Re: Infrared photography

Discussion in 'Digital Photography' started by nospam, Sep 25, 2008.

  1. nospam

    nospam Guest

    In article <>, bino
    <> wrote:

    > The problem is that you won't see an IR picture per se, as the image
    > requires post processing to be anything but a dark red image. If your
    > camera has a B&W mode, that would be helpful, but the image will still
    > require post processing.


    false.
     
    nospam, Sep 25, 2008
    #1
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  2. nospam

    nospam Guest

    In article <>, bino
    <> wrote:

    > >> The problem is that you won't see an IR picture per se, as the image
    > >> requires post processing to be anything but a dark red image. If your
    > >> camera has a B&W mode, that would be helpful, but the image will still
    > >> require post processing.

    > >
    > > false.

    >
    > You got some facts jackass? Experience? I've shot IR film and IR digital.
    > The red filter makes the color sensor see red. Period.


    except that the blue pixels also pass infrared light and depending on
    the camera, the white balance, the strength of the infrared filter and
    the raw processing, the results can be virtually anything.

    i've used a couple of digital cameras for infrared and modified one of
    them myself. none of them produce red images out of the camera. on
    the camera's lcd screen and the jpegs they produce, the result is b/w.


    if anything, there's a mild greenish cast, perhaps because the camera
    is boosting green due to the weak response of the green pixels with
    infrared light. the very same image when shot raw and processed via
    adobe camera raw has an entirely different appearance than with nikon
    or canon's software.

    saying that it will always be red is simply false.
     
    nospam, Sep 25, 2008
    #2
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  3. nospam

    Guest

    In rec.photo.digital bino <> wrote:
    | "nospam" <> wrote in message
    | news:250920081631382585%...
    |> In article <>, bino
    |> <> wrote:
    |>
    |>> The problem is that you won't see an IR picture per se, as the image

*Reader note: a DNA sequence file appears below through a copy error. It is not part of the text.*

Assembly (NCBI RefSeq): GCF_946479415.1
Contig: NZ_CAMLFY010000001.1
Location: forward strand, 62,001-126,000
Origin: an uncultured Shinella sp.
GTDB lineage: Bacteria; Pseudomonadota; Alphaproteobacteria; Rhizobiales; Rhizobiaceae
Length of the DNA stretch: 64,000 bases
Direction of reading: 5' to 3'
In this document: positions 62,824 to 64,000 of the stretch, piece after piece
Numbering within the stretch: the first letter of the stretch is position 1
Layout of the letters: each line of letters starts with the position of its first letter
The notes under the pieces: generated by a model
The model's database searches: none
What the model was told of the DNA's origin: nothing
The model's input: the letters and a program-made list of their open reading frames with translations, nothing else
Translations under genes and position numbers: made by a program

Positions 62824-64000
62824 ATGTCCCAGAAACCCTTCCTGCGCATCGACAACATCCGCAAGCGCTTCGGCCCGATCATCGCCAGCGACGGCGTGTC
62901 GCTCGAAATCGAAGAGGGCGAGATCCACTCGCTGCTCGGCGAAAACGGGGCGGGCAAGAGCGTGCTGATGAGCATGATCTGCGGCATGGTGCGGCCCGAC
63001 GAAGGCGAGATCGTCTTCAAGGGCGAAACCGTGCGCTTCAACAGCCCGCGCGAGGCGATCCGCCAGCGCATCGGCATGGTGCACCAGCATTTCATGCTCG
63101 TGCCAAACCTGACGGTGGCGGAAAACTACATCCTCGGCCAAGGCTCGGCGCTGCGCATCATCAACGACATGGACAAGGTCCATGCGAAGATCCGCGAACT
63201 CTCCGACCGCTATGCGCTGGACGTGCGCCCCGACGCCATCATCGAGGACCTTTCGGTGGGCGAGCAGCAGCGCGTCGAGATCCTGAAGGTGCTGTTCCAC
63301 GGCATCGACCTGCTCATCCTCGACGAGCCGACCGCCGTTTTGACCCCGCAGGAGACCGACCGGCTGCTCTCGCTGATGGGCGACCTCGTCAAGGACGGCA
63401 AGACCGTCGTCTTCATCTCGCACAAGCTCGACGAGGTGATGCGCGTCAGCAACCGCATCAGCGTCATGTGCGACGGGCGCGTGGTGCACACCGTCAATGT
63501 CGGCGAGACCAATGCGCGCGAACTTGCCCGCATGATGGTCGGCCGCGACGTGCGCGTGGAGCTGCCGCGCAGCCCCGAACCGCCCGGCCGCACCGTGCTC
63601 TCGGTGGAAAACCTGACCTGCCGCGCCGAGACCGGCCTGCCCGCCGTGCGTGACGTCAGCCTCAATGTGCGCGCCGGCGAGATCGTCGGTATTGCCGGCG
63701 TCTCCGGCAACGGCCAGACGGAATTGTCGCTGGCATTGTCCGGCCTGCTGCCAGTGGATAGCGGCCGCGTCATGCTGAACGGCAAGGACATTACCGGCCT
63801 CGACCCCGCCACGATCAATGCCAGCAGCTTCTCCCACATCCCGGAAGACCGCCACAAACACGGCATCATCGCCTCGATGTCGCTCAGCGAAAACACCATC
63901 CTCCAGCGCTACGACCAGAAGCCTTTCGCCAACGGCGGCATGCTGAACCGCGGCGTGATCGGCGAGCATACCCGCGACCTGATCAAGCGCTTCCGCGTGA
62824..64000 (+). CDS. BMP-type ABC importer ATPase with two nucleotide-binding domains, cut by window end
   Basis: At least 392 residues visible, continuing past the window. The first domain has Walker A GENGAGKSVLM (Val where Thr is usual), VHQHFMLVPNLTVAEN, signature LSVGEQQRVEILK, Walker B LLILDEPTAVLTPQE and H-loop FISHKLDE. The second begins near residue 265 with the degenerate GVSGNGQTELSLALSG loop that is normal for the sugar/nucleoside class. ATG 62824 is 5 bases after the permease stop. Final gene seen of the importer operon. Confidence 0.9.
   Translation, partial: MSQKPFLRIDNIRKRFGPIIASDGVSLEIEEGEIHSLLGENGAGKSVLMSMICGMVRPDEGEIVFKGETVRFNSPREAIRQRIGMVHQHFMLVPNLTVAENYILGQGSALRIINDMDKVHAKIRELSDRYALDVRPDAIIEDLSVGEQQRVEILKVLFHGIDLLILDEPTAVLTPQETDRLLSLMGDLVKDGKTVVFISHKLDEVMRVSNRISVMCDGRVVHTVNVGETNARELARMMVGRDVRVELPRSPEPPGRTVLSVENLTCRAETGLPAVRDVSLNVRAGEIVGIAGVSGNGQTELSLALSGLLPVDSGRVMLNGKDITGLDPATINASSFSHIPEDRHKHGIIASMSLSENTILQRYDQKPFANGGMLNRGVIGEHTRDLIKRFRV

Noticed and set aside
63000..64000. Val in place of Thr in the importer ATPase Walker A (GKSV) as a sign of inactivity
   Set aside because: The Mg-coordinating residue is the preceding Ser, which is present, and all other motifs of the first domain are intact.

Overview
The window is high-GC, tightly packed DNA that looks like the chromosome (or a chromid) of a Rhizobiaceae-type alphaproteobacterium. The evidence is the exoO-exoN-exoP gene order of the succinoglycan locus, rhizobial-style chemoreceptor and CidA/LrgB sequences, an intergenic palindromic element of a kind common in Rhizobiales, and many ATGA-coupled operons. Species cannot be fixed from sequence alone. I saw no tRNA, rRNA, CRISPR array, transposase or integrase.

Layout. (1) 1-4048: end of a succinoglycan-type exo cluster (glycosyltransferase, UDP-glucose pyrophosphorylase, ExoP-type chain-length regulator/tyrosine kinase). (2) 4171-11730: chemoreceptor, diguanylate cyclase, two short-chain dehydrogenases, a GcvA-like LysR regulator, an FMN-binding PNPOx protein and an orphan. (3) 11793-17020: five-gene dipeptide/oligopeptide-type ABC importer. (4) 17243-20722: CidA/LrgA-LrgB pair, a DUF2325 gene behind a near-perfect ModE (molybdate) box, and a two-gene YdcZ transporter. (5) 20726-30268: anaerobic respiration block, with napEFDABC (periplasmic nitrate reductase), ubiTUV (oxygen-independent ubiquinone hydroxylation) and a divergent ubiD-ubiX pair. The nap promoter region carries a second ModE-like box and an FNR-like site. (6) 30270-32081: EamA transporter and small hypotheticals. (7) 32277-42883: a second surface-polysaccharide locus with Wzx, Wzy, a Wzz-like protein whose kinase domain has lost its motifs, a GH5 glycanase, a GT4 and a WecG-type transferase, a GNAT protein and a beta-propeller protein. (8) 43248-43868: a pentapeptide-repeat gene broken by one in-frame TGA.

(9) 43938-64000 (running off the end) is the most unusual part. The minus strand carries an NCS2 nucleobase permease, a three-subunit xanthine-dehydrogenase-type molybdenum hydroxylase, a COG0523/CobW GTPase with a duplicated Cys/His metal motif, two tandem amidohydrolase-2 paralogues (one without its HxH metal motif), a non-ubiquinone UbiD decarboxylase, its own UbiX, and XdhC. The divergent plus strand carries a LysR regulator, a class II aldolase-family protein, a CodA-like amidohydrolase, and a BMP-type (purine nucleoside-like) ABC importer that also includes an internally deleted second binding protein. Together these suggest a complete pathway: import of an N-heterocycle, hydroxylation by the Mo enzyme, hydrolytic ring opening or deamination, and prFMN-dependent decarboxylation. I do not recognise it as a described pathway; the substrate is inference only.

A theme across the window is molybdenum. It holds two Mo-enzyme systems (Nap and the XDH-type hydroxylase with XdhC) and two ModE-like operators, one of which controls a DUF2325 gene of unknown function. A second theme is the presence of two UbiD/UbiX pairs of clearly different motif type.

|>> requires post processing to be anything but a dark red image. If your
    |>> camera has a B&W mode, that would be helpful, but the image will still
    |>> require post processing.
    |>
    |> false.
    |>
    |
    | You got some facts jackass? Experience? I've shot IR film and IR digital.
    | The red filter makes the color sensor see red. Period.

    Who said anything about a red filter ... in this thread?

    Actually, I would recommend a IR-passing filter (e.g. type 89) on the lens
    after the IR-blocking filter is removed. The sensor (with a replacement
    all-passing filter to keep the optics consistent) will pick up IR in other
    colors. This is because the color separation of the sensor is not designed
    to discriminate IR (and hence why an IR-blocking filter needs to be added
    in the normal case). The red channel will get the most IR. The blue channel
    will get a lot. The green channel will get some. And these will vary by
    what IR wavelength is involved. So you will get some false color effects.
    Directly viewing the image on the camera screen will give some funny reddish
    colors for sure. Post processing can then give you the effets you want if
    you were using the correct lens-front filter to begin with (type 29 for some
    effects, type 89 for others, and type 87 for yet others). In some cases the
    desired effect is achieved by making everything monochrome. In other cases
    the desired affect is a color product derived from adding or subtracting the
    various color channels. Additionally, multiple shooting of a stationary
    subject with different lens-front filters (the above plus 25, 23, 15, 12, and
    none at all) can give you multi-channel info to even be able to derive the
    original visual image unaffected by infrared (with the correct formula).

    --
    |WARNING: Due to extreme spam, googlegroups.com is blocked. Due to ignorance |
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    | Usenet from these places, find another Usenet provider ASAP. |
    | Phil Howard KA9WGN (email for humans: first name in lower case at ipal.net) |
     
    , Sep 26, 2008
    #3
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